Enter Global Warming
The escalating issue of global warming and climate change prompted governments to control/reduce the amount of greenhouse gas (GHG) emissions. Unfortunately, the ozone saving refrigerants of the 1990s are considered large contributors to GHG in the atmosphere. This awareness of GHG created another rating to observe with these refrigerants, Global Warming Potential or GWP. A GWP rating is a measure of how potent a GHG is in relation to how long it will take to break down in the atmosphere. GWP ratings are based on emissions of CO2, which is a GHG. The GWP rating of CO2 is a measure of 1. For comparison, refrigerant R-404A has a GWP rating of 3,920. Simply speaking a leak of 1 lb. of R-404A would have the same environmental impact as a leak of 3,920 lbs. of CO2. As you can see, these HFCs from the days gone by are now villains in terms of GHG emissions.
HFO/HFC Blends and Natural Option Gain Popularity
With the regulations imposed on GHGs, system owners and system designers are tasked with finding ways to build and buy systems that are more environmentally friendly. Today this is achieved mainly with the use of more modern synthetic refrigerants and use of natural refrigerants. The newer synthetic refrigerants are HFOs (hydrofluoroolefins), which are used on their own or blended with other HFC refrigerants, such as R-32, to create new refrigerant blends. In many countries R-32 is the choice to replace R-410A and it is actively promoted and adopted by many HVAC OEMs.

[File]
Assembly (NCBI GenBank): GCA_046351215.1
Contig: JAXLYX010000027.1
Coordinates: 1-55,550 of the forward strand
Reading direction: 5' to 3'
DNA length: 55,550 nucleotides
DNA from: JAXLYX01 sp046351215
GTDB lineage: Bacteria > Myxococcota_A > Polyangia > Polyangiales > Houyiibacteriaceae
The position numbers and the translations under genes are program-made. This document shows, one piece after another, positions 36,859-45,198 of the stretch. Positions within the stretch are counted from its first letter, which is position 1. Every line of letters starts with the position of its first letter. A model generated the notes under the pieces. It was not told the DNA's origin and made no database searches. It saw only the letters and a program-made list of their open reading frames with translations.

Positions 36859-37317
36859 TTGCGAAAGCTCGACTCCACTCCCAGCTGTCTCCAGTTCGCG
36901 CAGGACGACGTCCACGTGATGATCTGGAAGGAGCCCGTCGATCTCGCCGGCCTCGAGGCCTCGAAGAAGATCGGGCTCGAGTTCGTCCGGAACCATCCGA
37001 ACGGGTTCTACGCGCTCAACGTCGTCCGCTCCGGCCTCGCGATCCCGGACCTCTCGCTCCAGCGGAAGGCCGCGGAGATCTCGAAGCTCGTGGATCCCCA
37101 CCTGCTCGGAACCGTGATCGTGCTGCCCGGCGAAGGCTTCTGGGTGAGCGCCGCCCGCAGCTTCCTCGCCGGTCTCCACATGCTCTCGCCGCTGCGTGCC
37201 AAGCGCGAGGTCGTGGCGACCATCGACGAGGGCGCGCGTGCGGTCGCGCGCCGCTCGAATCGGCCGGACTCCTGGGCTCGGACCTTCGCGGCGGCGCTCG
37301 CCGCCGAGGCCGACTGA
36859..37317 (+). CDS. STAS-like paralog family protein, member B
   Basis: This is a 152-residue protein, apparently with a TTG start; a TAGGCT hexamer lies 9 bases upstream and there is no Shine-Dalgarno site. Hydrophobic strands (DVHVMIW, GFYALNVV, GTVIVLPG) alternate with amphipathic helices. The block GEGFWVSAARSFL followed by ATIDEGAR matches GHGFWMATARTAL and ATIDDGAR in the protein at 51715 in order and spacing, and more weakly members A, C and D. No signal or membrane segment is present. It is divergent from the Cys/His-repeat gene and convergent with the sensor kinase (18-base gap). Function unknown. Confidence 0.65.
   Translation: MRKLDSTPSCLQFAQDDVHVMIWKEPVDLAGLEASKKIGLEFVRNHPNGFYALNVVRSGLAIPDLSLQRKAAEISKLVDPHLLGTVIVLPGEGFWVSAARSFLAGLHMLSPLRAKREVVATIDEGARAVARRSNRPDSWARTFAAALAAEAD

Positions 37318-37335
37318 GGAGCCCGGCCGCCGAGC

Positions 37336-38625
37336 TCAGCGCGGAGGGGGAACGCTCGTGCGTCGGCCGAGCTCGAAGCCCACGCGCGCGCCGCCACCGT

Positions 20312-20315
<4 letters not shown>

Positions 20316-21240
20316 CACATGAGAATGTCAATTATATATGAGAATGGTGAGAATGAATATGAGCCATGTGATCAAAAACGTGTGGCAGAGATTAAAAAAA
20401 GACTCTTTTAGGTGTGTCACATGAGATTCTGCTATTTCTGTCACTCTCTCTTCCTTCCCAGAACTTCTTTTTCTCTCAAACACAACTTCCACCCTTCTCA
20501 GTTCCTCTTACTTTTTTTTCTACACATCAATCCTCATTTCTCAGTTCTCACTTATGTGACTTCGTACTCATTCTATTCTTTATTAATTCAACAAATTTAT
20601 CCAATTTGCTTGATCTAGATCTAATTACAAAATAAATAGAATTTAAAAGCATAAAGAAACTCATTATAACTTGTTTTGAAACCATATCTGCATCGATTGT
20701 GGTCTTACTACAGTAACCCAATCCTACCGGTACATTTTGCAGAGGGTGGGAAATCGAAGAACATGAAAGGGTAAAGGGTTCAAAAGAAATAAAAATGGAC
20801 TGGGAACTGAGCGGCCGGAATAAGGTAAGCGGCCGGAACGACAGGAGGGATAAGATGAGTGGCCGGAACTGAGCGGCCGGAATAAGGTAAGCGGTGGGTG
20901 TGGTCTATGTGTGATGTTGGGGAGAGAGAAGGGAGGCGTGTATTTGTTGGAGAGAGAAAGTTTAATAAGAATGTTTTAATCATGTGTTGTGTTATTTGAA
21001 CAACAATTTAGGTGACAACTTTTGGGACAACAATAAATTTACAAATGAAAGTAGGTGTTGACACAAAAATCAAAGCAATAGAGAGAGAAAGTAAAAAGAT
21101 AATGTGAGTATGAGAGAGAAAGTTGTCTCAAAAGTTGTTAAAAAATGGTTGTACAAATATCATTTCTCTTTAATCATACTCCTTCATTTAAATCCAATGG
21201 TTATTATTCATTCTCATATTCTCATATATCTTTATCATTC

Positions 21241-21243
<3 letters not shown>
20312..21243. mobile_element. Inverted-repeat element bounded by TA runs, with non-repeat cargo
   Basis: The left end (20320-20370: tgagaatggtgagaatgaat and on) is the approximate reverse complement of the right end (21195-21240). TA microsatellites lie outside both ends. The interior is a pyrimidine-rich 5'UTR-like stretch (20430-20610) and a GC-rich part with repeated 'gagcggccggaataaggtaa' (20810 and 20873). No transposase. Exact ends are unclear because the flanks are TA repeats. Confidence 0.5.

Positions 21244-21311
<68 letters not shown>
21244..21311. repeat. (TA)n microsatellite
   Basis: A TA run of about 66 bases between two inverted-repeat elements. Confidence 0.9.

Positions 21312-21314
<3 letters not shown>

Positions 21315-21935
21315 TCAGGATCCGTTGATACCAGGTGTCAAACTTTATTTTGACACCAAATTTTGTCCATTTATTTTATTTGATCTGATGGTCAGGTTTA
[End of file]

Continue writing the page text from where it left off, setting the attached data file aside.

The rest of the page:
Blends can be functional in many types of existing refrigeration and air conditioning equipment. Examples of these HFO/HFC blends would be R-448A (GWP=1387) and R-449A (GWP=1397) for refrigeration applications, and R452B (GWP=698) R-454B (GWP=467) for air conditioning applications.
These types of refrigerants are becoming commonplace in refrigerant retrofits in existing equipment. An equipment owner that has a system with a refrigerant charge of 1,000 lbs. or R-404A would drastically reduce their operational carbon footprint if they retrofitted to a refrigerant such as R-448A, assuming they went through the proper steps to have the recovered R-404A refrigerant properly destroyed or disposed of in an environmentally-friendly fashion.